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No Coverage for Directors and Officers of Insured Entity Where Conduct “Inextricably Intertwined” with Conduct on Behalf of Non-Insured Entity

November 2003

In an unreported decision, a federal district court in Pennsylvania, applying Pennsylvania law, has determined that no coverage is available for directors and officers of an insured company where the alleged conduct was "inextricably intertwined" with their conduct as directors and officers of an entity that was not insured. Continental Cas. Co. v. Adams, 2003 WL 22162379 (M.D. Pa. Sept. 12, 2003).

The insurer issued a health care executive liability insurance policy to a non-profit corporation. The policy contained an outside directorship exclusion that barred coverage for "any loss in connection with any claim…involving any actual or alleged conduct by the individual insureds in the discharge of their duties as directors, officers, trustees, employees or volunteers of any entity other than the [insured] Entity...." The directors and officers also worked for an uninsured for-profit corporation.

One of the employees of the non-profit corporation, who later served as the chief financial officer of the for-profit corporation, was alleged to have been involved in a check-kiting scheme. According to the underlying complaint, the scheme involved writing checks from the for-profit corporation's account and depositing the checks in the non-profit corporation's account, only to draw on the account to write a check to deposit back in the for-profit corporation's account. Neither of the accounts had sufficient funds, and the officer treated these transactions as inter-company loans. The underlying complaint also alleged that had the other insured officers read the daily or monthly reports of the non-profit, insured corporation, the scheme would have failed. The complaint further alleged that the directors and officers acted negligently in their capacities as directors and officers of the for-profit, uninsured corporation and thereby "facilitated the scheme."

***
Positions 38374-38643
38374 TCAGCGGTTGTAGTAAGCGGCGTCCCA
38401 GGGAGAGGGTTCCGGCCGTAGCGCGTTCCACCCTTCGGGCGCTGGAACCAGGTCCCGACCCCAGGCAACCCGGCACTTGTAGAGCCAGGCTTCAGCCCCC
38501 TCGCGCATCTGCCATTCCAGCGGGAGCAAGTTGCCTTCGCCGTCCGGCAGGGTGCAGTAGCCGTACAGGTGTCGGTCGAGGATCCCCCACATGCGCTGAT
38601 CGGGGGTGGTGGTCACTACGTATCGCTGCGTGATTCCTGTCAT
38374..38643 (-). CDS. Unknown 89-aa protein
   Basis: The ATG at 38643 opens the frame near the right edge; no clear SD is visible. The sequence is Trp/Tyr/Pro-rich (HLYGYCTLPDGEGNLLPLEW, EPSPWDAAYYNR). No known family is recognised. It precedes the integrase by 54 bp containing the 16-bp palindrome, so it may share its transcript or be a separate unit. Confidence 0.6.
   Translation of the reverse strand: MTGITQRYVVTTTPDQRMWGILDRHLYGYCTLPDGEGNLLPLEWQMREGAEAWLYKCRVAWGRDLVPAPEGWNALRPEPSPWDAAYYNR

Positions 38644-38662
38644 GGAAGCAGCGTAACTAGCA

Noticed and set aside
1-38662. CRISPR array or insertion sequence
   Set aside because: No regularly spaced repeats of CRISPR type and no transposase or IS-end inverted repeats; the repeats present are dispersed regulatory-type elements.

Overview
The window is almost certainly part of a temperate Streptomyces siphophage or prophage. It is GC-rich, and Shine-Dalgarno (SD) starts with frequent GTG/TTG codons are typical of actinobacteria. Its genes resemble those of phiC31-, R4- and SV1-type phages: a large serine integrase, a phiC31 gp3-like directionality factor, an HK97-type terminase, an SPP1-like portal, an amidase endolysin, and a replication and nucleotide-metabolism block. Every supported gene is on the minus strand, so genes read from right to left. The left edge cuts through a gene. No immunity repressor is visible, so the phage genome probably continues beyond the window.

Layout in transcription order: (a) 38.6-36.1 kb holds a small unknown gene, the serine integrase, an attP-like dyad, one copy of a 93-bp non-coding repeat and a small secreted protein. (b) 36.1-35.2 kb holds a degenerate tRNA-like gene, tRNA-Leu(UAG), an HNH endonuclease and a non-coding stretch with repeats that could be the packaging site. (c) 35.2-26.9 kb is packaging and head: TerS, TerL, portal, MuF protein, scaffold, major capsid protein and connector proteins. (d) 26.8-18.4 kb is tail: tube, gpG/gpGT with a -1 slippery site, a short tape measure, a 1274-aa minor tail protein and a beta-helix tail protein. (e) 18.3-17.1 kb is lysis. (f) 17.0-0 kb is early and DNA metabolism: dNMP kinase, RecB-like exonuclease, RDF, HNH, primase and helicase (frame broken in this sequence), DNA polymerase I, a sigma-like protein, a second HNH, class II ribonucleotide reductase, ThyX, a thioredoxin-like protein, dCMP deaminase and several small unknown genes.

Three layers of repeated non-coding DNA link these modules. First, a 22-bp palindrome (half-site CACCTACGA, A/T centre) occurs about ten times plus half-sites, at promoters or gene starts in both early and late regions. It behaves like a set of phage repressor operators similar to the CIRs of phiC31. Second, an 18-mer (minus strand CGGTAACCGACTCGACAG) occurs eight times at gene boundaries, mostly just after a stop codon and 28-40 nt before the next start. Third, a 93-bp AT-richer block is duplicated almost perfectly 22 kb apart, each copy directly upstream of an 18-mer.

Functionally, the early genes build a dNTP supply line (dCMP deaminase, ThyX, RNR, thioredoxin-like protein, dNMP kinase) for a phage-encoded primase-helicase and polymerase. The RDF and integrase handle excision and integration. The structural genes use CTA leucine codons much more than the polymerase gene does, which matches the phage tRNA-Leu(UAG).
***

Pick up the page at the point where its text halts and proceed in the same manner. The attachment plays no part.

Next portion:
The district court held that no coverage was available under the policy. Emphasizing the language of the outside directorship exclusion, the court first noted that the scheme "could only be effectuated by actions taken by individual insureds in the discharge of their duties as directors and officers of both the insured entity and the uninsured entity." The court further observed that the underlying complaint alleged that the negligent conduct of the individuals in their capacities as directors and officers of the for-profit company facilitated the check-kiting scheme. Therefore, the court determined that the allegations in the underlying complaint "plainly show [the directors and officers] acting simultaneously in dual capacities: as officers and directors of both the insured and uninsured corporations." Because the complaint did not distinguish upon which company's behalf the negligent conduct was undertaken, the court concluded that the "negligence claims plainly have the requisite nexus to the activities of [the directors and officers] on behalf of [the for-profit, uninsured corporation] to fall within the scope" of the outside directorship exclusion. The court explained that "an otherwise covered claim of negligence of a named insured is excluded where that claim is closely connected to the named insured's activities as an agent of an entity other than the named insured." Since the claims against the directors and officers were "inextricably intertwined with their actions" on behalf of the uninsured corporation, the court determined that the exclusion applied to bar coverage for the underlying litigation.

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